The process of carefully eliminating all hazardous parts and materials in compliance with Environmental Agency Guidelines begins with depollution. This procedure is followed to maximise the effectiveness of the recycling process that will follow, as well as to minimise any possible damage that the materials may do to the environment or to humans. Materials that can be saved for later use, those that can be recycled into new goods, and those that must be disposed of are all removed during depollution. The following are some examples of materials that will be eliminated during this stage:



Brake fluid

Catalytic converter



Air conditioning gas

Dismantlement is the second step

Following depollution, this procedure entails the complete dismantling of the vehicle. The following are the three elements that will be disassembled throughout this procedure:

The vehicle’s engine

The skeleton of the vehicle

The vehicle’s primary body

After each of the aforementioned components has been dismantled, any recycling options will be thoroughly investigated and applied. The scrap vehicle sector, for example, recycles 98-99 per cent of automotive batteries. Tyres, glass, catalytic converters, and fabric upholstery are just a few examples of components that may be recycled and reused in various ways.

Destruction is the third step

Three phases are involved in the final automobile recycling process to guarantee that the vehicle’s metal is efficiently recycled and is safe and ready for future usage. The scrap vehicle shell and chassis are crushed and shipped to a metal mill, where they will be processed as follows:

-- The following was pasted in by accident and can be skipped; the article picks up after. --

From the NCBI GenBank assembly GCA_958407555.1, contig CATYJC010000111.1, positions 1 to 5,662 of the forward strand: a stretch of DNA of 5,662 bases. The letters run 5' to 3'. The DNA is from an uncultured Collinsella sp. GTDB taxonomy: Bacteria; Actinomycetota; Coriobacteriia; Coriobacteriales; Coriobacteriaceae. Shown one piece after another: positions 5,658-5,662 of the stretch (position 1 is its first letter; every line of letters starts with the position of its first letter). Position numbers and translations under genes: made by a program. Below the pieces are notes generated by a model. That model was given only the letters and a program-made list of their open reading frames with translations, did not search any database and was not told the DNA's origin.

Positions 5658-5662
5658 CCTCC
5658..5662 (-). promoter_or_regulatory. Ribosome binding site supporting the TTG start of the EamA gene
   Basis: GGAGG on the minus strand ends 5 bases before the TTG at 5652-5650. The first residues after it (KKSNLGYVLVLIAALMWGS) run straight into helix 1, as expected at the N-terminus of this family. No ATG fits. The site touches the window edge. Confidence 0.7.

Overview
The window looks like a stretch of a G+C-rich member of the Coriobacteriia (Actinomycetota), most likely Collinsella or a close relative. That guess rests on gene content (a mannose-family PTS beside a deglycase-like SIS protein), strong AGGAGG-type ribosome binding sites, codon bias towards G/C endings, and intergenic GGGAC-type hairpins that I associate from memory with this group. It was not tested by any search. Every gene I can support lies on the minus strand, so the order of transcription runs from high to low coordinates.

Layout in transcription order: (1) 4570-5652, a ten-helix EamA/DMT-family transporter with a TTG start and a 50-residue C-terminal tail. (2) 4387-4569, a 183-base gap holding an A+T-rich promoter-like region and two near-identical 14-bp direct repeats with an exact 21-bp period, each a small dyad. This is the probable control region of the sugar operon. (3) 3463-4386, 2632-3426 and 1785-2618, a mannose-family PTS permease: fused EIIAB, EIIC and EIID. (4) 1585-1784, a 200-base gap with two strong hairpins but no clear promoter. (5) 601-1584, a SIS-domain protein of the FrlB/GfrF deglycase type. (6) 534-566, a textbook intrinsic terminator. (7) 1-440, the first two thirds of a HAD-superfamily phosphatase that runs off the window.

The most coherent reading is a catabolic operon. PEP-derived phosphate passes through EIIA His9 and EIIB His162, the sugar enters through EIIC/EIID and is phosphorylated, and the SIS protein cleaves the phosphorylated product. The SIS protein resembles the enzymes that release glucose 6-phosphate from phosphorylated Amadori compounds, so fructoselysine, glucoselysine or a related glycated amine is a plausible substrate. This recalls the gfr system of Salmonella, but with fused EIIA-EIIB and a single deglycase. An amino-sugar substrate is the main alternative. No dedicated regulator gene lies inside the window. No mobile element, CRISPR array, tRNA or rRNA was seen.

Separation by magnetism

A huge magnet is used to treat the scrap vehicle, removing any magnetic metal, such as steel.


Detinning is the process of removing the thin coating of tin that keeps vans from rusting. The scrap metal is immersed in hot caustic soda, which dissolves the tin coating, which is subsequently discarded. Evaporation and electrolysis are two ways that can be used to salvage any residual tin.


The steel is heated and melted in a furnace. The steel is heated and then placed onto casters, where it is rolled into flat sheets that may be reused. The scrappage business prioritises environmental protection and the technique of recycling as many components of a scrap vehicle as possible, regardless of which vehicle is destroyed. The three-step recycling procedure has an approach to van recycling, assures the safest, most effective, and advantageous strategy for our environment.

What is the fate of my scrap?

Van recycling is a booming business. When a vehicle reaches the end of its useful life, it symbolises the start of a new chapter:

Interior leather may be recycled and used to make purses and belts.

Precious metals, such as platinum, are produced by catalytic converters. These can be repurposed in the pharmaceutical business or turned into wedding bands.

A lead-acid automobile battery may be recycled to make new ones up to 99 per cent of the time.

Windscreen and window glass may be recycled into bottles, construction sand, decorations, and doorknobs.

Plastic from vehicle interiors may be recycled into polymers that can be used to make carpets, garbage cans, and garden furniture.

Zinc-based galvanised bodywork may be recycled into paint, batteries, and sun lotion.